CNA Staff, Dec 14, 2020 / 10:30 am (CNA).- An Austrian Catholic archbishop expressed dismay after the country’s top court ruled that assisted suicide should no longer be a criminal offense.
“Up until now, every person in Austria could assume that their life was considered to be unconditionally valuable — up to their natural death. With its decision, the supreme court removed an essential basis for this consensus,” said the president of Austria’s Catholic bishops’ conference.
The constitutional court argued in its Dec. 11 ruling that the country’s criminal code is unconstitutional because its ban on assisted suicide violates the right to self-determination. It ordered the government to lift the prohibition in 2021.
Assisted suicide is currently punishable by up to five years in prison.
Lackner, who succeeded Cardinal Christoph Schönborn as bishops’ conference president in June, criticized the court’s reasoning.
“Where the option is offered to take one’s own life with the support of others in crisis situations such as severe illness or old age, the pressure on sick and old people to make use of it increases,” he said.
“You do not want to be a burden to relatives or society or to incur financial costs. Unfortunately, experience from Switzerland and other countries, where assisted suicide is already permitted, shows shockingly that the number of suicides is increasing sharply, especially among older people.”
He continued: “In this context, suicide is presented as a self-determined decision. What is overlooked is that the decision to take your own life is not a successful case of freedom, but a tragic expression of hopelessness and despair. Suicide does not provide an answer — instead, it opens up many questions.”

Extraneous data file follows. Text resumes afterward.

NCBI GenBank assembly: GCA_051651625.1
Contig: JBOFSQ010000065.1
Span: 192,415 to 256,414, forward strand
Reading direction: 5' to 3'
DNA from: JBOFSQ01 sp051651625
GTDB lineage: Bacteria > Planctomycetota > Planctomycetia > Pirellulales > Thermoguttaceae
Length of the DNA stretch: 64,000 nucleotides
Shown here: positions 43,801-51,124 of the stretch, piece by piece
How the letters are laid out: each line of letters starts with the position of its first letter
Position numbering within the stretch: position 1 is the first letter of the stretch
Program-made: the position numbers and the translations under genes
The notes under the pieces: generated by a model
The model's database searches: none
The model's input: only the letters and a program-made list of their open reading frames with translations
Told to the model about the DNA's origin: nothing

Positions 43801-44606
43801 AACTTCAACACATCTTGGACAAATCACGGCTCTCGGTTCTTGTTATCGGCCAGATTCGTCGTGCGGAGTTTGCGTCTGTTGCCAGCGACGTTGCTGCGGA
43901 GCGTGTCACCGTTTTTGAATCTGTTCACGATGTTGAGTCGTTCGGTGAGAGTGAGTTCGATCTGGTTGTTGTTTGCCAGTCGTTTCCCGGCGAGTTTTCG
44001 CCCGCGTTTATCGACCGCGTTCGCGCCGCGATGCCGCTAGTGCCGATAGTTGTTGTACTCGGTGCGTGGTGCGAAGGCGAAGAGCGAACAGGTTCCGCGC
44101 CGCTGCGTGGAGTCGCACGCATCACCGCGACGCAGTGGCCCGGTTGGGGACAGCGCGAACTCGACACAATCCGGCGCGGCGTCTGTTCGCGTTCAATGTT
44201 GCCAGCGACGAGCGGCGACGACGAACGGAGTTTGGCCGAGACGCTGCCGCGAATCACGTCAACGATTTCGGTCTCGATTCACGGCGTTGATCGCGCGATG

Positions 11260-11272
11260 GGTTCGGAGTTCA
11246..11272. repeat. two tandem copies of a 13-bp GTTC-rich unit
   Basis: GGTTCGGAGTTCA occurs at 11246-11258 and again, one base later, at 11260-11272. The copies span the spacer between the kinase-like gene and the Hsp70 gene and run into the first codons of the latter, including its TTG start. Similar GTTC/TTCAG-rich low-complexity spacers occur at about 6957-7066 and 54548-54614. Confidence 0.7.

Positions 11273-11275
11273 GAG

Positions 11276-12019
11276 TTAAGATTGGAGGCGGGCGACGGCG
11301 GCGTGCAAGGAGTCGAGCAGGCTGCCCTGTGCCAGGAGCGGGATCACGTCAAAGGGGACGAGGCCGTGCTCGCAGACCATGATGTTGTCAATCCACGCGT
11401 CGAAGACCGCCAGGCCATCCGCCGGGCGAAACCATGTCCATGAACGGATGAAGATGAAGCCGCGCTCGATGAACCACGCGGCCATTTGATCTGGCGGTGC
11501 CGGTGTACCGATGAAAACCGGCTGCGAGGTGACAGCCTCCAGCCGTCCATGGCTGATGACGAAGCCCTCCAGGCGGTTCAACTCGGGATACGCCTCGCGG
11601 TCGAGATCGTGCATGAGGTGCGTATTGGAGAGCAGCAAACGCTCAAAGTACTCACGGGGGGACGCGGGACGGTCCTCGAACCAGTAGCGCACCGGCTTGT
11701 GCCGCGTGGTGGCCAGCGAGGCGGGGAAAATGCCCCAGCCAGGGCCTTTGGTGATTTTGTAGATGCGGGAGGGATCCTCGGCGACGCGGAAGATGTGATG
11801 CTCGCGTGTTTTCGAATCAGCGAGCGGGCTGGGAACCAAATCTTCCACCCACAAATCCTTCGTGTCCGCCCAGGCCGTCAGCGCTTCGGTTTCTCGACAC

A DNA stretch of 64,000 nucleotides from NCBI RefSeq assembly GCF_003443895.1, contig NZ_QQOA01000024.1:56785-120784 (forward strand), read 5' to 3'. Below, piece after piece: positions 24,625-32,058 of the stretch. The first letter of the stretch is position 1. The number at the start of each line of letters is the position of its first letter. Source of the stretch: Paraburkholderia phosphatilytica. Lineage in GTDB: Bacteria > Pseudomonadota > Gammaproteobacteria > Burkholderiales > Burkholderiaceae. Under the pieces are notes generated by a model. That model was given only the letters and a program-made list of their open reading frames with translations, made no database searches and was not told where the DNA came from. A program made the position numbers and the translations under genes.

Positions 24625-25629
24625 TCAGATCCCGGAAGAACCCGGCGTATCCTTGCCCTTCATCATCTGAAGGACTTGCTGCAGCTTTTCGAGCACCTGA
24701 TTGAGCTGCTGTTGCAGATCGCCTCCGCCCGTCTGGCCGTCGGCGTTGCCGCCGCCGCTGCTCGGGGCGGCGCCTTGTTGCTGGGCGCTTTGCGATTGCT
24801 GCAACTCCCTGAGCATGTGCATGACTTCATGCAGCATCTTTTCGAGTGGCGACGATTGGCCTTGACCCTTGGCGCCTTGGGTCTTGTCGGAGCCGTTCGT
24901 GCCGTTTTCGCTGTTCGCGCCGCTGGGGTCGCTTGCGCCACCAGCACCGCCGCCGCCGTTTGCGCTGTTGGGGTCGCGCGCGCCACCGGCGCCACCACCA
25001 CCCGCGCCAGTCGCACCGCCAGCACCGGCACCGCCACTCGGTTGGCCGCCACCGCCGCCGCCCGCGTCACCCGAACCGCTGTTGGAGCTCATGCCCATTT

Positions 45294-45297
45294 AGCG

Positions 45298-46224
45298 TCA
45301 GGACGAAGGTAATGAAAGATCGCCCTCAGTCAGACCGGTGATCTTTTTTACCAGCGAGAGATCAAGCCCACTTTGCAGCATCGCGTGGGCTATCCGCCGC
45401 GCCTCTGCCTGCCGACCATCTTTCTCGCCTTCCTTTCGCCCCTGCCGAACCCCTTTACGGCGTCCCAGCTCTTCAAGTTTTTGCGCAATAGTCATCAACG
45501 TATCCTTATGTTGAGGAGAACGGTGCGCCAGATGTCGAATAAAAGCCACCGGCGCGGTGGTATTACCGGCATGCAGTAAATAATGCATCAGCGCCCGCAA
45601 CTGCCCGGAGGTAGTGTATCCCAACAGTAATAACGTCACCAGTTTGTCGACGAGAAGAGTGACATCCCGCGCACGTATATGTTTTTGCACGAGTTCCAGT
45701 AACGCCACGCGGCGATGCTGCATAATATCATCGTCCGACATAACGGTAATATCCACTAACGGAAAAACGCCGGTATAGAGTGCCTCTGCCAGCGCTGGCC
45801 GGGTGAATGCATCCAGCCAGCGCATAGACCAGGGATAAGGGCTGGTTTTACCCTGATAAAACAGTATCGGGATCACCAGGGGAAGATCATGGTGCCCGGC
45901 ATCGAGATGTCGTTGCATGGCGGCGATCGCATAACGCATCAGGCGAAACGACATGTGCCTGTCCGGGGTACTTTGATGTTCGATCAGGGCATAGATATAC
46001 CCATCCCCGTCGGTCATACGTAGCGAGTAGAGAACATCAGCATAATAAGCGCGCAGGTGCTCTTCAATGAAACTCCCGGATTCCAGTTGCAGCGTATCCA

The ruling was also condemned by Schönborn, the archbishop of Vienna, and Leopold Wimmer, president of the lay group Catholic Action Austria, reported CNA Deutsch, CNA’s German-language partner agency.
Cardinal Schönborn told the Kronen Zeitung Dec. 13 that the elderly and ill would face increasing pressure to opt for assisted suicide.
He urged the country’s parliament to “search for good solutions with wisdom.” He also called for hospice care and the palliative network to be expanded so “that killing does not become routine.”
Wimmer, head of Austria’s largest lay Catholic organization, called for a parliamentary inquiry, or similar process, to “ensure that no economic or other pressure is exerted on those affected.”
There are 4.98 million Catholics in Austria, according to official Church statistics, out of a population of nine million.
Lackner, the archbishop of Salzburg, said that, in the wake of the ruling, the Church in Austria would increase its commitment to palliative care and hospices, as well as suicide prevention.
“And we will work to ensure that no one in Austria — neither the person affected nor their relatives, neither service providers nor institutions — is pressured directly or indirectly to offer or use assisted suicide,” he said.
“We appeal to the legislature to exhaust every legal possibility in order to maintain the previous Austrian consensus as far as possible.”
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